We sought to determine the impact of medical students’ prior experience of assessing peers in the objective structured clinical examination (OSCE) on their clinical performance.
Forty-two year 4 medical students participated in an OSCE comprised of three 10-minute stations (syncope, hemoptysis, and back pain). Each student took part in two iterations of the three-station OSCE as either the examiner or examinee, and student performance was assessed using a checklist by a medical faculty member and a student simultaneously. Students were randomly assigned to two groups and their OSCE scores were compared. Students in the control group were tested at a station first and then participated at the same station as a peer examiner, and those in the intervention group participated as a peer examiner first and then as an examinee. Moreover, student OSCE scores rated by peer examiners were compared with those awarded by faculty to evaluate the accuracy of peer assessment. Following the test, students completed surveys on their perceptions of the usefulness of this formative OSCE.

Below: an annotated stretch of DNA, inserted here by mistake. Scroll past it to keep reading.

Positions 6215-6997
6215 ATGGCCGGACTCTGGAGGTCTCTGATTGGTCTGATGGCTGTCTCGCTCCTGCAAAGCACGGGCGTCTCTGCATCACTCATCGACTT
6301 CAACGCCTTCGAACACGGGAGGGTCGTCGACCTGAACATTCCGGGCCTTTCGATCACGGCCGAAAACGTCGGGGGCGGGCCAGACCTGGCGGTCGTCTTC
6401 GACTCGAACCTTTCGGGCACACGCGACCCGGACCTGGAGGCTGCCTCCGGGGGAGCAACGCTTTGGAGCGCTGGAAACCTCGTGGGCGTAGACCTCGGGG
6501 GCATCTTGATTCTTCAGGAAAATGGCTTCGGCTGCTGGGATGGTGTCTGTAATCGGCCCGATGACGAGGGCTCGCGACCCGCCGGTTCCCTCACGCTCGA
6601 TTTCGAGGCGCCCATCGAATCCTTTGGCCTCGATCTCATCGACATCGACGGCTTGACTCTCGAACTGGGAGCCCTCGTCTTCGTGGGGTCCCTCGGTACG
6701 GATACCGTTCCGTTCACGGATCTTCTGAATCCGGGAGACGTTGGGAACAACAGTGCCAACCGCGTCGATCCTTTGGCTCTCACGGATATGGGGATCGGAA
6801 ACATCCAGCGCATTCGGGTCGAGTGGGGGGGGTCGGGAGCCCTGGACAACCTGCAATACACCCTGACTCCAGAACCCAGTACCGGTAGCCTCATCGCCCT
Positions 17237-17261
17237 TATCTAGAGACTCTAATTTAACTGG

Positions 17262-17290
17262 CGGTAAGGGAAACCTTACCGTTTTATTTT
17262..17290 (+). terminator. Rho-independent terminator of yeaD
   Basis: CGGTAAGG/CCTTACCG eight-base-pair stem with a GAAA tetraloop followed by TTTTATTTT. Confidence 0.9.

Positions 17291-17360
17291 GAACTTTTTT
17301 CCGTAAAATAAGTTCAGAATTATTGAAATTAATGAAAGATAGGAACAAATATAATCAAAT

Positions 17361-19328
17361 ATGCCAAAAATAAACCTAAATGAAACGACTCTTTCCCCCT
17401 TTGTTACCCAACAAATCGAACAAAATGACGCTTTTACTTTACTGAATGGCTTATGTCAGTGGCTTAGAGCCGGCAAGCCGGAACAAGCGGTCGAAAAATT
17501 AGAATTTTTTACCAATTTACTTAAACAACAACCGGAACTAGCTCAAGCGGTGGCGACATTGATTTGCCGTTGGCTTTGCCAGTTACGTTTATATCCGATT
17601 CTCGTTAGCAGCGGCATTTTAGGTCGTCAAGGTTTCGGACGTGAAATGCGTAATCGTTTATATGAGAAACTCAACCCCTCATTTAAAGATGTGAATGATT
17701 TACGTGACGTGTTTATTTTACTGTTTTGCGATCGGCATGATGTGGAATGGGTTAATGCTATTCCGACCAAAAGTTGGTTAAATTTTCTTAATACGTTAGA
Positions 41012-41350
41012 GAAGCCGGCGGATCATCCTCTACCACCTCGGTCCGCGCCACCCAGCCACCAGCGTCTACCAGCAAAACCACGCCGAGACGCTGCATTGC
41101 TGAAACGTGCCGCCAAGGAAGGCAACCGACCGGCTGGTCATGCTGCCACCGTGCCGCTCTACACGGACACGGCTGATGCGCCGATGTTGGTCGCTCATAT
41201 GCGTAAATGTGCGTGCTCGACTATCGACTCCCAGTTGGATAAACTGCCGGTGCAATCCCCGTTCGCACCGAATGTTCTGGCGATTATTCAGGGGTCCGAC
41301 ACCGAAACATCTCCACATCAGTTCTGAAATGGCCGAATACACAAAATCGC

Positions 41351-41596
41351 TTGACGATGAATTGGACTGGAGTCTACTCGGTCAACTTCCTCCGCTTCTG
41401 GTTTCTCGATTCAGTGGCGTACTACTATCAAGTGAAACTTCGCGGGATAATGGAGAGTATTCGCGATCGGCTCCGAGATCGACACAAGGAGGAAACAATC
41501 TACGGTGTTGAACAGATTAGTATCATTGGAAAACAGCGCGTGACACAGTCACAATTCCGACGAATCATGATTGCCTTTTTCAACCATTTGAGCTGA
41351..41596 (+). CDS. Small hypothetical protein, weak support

Student overall OSCE scores did not differ between groups. Students in the study group performed better at the hemoptysis station (p<0.001), but poorer at the syncope station (p<0.01). Student performances at the back-pain station were similar in these two groups (p=0.48). OSCE scores rated by faculty and peer examiners were moderately negatively associated at the hemoptysis station (p<0.05), but no such association was observed at the other two stations. This trend was similar in peer examiners who were high-achievers and low-achievers in OSCEs. Students showed positive perceptions of their experience with this OSCE.
Student experience as peer assessor offers a feasible means of providing them greater access to OSCEs without consuming more resources, although its impact on enhancing performance in the OSCE is likely to differ across stations.